Apologies if you are under 35 and this means nothing to you.  If you are over 35, it represented a golden era of programming and learning about programming.  If you are under 35, it may have meant a Sega Mega Drive.

 

I had one of these, and can claim with pride completing Sonic the Hedgehog without cheating, and without losing a life.  Halcyon days at University there.

 

The point was that computing had gone from being an interactive process, promoting programming skills, sharing of home-written code and a mild rise of the nerds to a world of closed OS, and an entirely gaming focused platform.  Who wants to write code when you could plug a copy of Streetfighter2 into your Super Nintendo and spend four consecutive hours kicking butt with Ryu’s special fireball move?

 

Parallels can be drawn with home PC’s.  As the computing power/price point made it affordable to have a PC/laptop at home, there was a brief flowering of HTML and JavaScript programming amongst users.  But this has been superseded by tablets with closed OS’s and smartphones.  You could argue that the App has potentially charged a renaissance, but the reality is you write Apps for money, and anyway, you have to get it approved by the OS vendor before it’s published.  There’s no joy in programming for the hell of it, no messing about with machine code just to see what you could get the thing to do.  The motivation has changed because of the grip of the manufacturers on your home-written code.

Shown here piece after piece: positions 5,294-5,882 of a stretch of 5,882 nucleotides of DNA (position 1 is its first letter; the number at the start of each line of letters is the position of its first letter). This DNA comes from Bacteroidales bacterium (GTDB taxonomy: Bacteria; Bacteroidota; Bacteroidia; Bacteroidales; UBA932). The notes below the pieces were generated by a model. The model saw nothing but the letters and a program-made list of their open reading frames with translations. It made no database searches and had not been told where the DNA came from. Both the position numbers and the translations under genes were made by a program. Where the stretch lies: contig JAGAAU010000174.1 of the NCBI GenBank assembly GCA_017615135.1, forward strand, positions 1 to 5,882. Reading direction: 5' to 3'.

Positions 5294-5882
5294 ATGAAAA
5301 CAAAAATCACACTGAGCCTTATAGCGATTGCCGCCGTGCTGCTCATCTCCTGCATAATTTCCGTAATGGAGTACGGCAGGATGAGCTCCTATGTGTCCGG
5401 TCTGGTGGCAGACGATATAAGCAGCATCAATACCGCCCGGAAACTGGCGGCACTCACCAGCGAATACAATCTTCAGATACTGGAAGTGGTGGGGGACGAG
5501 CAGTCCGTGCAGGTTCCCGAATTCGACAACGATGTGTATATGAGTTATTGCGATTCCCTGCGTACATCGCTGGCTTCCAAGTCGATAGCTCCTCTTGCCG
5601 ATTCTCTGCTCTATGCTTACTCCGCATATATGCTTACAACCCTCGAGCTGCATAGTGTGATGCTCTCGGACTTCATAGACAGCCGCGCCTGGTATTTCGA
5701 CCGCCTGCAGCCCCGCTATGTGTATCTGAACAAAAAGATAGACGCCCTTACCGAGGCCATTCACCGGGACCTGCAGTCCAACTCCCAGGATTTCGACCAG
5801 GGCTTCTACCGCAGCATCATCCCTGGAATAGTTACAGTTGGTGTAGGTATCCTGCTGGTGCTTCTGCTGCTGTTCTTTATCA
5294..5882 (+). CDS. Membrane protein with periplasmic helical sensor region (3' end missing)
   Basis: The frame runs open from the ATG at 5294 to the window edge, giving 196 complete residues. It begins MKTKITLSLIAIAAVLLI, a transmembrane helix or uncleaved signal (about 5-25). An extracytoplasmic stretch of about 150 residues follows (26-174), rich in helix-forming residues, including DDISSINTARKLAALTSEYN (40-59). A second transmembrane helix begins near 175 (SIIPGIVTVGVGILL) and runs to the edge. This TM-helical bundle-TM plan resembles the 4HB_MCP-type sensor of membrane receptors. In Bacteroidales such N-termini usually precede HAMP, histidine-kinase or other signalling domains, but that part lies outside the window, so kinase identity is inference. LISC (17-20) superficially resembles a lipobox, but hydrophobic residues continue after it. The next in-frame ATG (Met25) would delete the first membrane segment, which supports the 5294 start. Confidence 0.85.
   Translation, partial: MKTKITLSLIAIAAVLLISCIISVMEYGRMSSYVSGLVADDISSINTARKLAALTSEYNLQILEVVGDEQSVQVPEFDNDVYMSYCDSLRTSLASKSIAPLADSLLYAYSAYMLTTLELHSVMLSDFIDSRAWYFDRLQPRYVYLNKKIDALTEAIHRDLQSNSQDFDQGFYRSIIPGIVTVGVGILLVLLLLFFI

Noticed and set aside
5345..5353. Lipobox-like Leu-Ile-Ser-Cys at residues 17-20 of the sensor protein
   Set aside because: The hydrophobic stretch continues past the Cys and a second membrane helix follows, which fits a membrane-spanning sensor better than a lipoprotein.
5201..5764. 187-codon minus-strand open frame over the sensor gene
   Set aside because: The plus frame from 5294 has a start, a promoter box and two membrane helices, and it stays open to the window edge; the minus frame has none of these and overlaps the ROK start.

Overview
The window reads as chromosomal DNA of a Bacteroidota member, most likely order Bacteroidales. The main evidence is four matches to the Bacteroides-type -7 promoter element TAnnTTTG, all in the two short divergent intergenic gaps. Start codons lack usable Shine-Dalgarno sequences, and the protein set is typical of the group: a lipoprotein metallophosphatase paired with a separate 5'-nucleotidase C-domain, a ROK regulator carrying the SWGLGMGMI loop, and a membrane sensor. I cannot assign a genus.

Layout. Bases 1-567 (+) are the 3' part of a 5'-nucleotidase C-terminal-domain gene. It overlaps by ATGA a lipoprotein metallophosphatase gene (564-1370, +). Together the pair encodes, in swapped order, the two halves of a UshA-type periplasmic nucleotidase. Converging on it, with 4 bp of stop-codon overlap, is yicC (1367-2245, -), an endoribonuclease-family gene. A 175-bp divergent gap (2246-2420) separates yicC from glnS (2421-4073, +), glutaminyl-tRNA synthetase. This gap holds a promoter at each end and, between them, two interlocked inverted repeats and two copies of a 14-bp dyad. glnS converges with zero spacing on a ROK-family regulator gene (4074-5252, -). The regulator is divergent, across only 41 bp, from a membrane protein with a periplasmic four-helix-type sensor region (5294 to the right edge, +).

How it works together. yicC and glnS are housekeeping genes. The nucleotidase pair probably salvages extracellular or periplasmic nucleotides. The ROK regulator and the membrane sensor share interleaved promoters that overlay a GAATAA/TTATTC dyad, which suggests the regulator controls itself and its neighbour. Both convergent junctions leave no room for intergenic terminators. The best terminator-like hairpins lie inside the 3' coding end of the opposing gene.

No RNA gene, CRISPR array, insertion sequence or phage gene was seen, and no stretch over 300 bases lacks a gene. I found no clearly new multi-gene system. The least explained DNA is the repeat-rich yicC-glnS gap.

The UK Government has made noises about encouraging schools to teach programming for years, and has recently announced that it’s about to start teaching it (kind of) in schools.  It’s years too late.  There is a generation (or possibly two) that had access to affordable computing, clearly came from a nation that had the nouse and willingness to design and build great technology, but weren’t given the opportunities, incentives and encouragement to do so.  People from the engineering sector have moaned about the same thing for years.

 

McAfee is doing its bit to help.  At a local level, we do a lot of outreach activities including coding days in schools, as well teaching the kids about online safety.  We’ve also found that following up on these activities presenting at parents evenings generates a positive response, although the focus tends to be on what the parents can do to support the kids, since it’s them we’re really concerned about.

 

On a more national level, McAfee are helping BCS with its efforts to build a curriculum for schools teaching computer science.  This is a critical time for reversing the trend of the last 20 years of teaching (or non-teaching) of this topic, and McAfee are investing time heavily in this process.  It’s in everyone’s interest that this process succeeds, and McAfee believes it has a good long term return for all parties involved.

 

But back to my overarching point.  The cycle of technology, from open to closed repeats itself.  Kids right now don’t get ICT, they consume it.  And it means that the correct Legacy of Turing where a country of people played and programmed with equal measure is currently lost, and we are definitely worse off as a result.

 

Author: Graeme Stewart, McAfee